Opioid receptors

Unless otherwise stated all data on this page refer to the human proteins. Gene information is provided for human (Hs), mouse (Mm) and rat (Rn).

Overview

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Opioid and opioid-like receptors are activated by a variety of endogenous peptides including [Met]enkephalin (PENK, P01210) (met), [Leu]enkephalin (PENK, P01210) (leu), β-endorphin (POMC, P01189) (β-end), α-neodynorphin (PDYN, P01213), dynorphin A (PDYN, P01213) (dynA), dynorphin B (PDYN, P01213) (dynB), big dynorphin (PDYN, P01213) (Big dyn), nociceptin/orphanin FQ (N/OFQ (PNOC, Q13519)); endomorphin-1 and endomorphin-2 are also potential endogenous peptides. The Greek letter names for the opioid receptors, µ, δ and κ, are well established, and IUPHAR considers these names most appropriate [14]. The human N/OFQ receptor is considered ‘opioid-related’ rather than opioid because while it exhibits a high degree of structural homology with the conventional opioid receptors [33], it displays a distinct pharmacology.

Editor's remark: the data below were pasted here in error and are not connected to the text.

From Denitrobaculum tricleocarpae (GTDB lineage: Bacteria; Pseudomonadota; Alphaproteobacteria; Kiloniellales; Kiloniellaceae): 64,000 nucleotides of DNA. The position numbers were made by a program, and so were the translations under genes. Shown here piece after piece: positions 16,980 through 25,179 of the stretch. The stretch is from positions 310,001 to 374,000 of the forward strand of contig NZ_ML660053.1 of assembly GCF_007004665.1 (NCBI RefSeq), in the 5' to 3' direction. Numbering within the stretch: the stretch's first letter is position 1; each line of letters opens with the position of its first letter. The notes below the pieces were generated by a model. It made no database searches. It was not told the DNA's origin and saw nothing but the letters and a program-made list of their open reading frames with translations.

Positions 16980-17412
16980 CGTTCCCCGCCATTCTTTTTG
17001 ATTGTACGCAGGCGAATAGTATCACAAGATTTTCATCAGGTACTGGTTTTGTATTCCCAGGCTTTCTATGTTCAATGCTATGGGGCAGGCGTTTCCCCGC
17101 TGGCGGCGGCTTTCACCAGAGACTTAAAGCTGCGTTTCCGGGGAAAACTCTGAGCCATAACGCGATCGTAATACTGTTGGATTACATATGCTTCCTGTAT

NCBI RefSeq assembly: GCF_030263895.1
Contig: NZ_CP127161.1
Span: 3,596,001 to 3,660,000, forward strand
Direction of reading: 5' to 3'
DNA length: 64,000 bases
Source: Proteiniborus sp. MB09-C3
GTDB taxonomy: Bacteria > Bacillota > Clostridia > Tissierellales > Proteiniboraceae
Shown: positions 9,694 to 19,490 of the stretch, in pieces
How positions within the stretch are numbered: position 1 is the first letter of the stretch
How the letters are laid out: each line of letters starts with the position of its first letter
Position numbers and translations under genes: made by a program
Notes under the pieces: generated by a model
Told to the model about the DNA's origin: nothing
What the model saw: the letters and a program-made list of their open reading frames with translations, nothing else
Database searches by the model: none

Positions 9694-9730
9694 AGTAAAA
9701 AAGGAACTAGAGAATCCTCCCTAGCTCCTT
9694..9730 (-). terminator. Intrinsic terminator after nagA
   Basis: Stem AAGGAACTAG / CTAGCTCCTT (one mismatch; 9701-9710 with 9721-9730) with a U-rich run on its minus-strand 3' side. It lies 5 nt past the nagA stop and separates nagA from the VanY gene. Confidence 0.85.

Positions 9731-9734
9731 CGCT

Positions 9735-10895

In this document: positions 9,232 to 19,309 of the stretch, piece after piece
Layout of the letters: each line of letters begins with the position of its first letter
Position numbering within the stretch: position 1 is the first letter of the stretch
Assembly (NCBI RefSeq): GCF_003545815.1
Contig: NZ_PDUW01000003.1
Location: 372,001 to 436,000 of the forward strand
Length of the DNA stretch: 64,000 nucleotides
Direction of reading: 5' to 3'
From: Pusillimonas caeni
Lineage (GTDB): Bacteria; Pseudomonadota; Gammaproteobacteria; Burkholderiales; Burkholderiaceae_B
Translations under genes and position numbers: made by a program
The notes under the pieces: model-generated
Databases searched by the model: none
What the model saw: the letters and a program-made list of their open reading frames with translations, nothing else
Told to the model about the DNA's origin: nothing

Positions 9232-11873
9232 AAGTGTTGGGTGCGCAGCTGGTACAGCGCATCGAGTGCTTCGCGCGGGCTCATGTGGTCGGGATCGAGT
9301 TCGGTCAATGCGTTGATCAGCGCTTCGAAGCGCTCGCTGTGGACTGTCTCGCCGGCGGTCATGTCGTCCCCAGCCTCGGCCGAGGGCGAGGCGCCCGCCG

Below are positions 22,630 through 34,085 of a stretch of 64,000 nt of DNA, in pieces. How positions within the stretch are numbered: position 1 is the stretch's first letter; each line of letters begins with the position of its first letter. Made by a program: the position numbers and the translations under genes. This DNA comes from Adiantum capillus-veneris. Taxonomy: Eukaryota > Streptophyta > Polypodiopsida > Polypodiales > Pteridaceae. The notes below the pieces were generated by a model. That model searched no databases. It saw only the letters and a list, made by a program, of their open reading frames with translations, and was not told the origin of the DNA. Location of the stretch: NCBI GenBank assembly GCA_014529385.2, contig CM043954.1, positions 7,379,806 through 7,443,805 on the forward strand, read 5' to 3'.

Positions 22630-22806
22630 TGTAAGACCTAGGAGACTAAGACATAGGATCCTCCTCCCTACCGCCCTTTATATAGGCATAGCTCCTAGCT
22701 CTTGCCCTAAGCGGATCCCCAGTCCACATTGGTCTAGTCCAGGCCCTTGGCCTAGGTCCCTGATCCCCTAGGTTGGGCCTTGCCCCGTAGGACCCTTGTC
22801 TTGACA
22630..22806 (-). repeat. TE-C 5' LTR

Receptors

δ receptor Show summary » More detailed page

κ receptor Show summary » More detailed page

μ receptor Show summary » More detailed page

NOP receptor Show summary » More detailed page

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NC-IUPHAR subcommittee and family contributors

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How to cite this family page

Database page citation:

Opioid receptors. Accessed on 24/07/2014. IUPHAR/BPS Guide to PHARMACOLOGY, http://www.guidetopharmacology.org/GRAC/FamilyDisplayForward?familyId=50.

Concise Guide to PHARMACOLOGY citation:

Alexander SPH, Benson HE, Faccenda E, Pawson AJ, Sharman JL, Spedding M, Peters JA and Harmar AJ, CGTP Collaborators. (2013) The Concise Guide to PHARMACOLOGY 2013/14: G Protein-Coupled Receptors. Br J Pharmacol. 170: 1459–1581.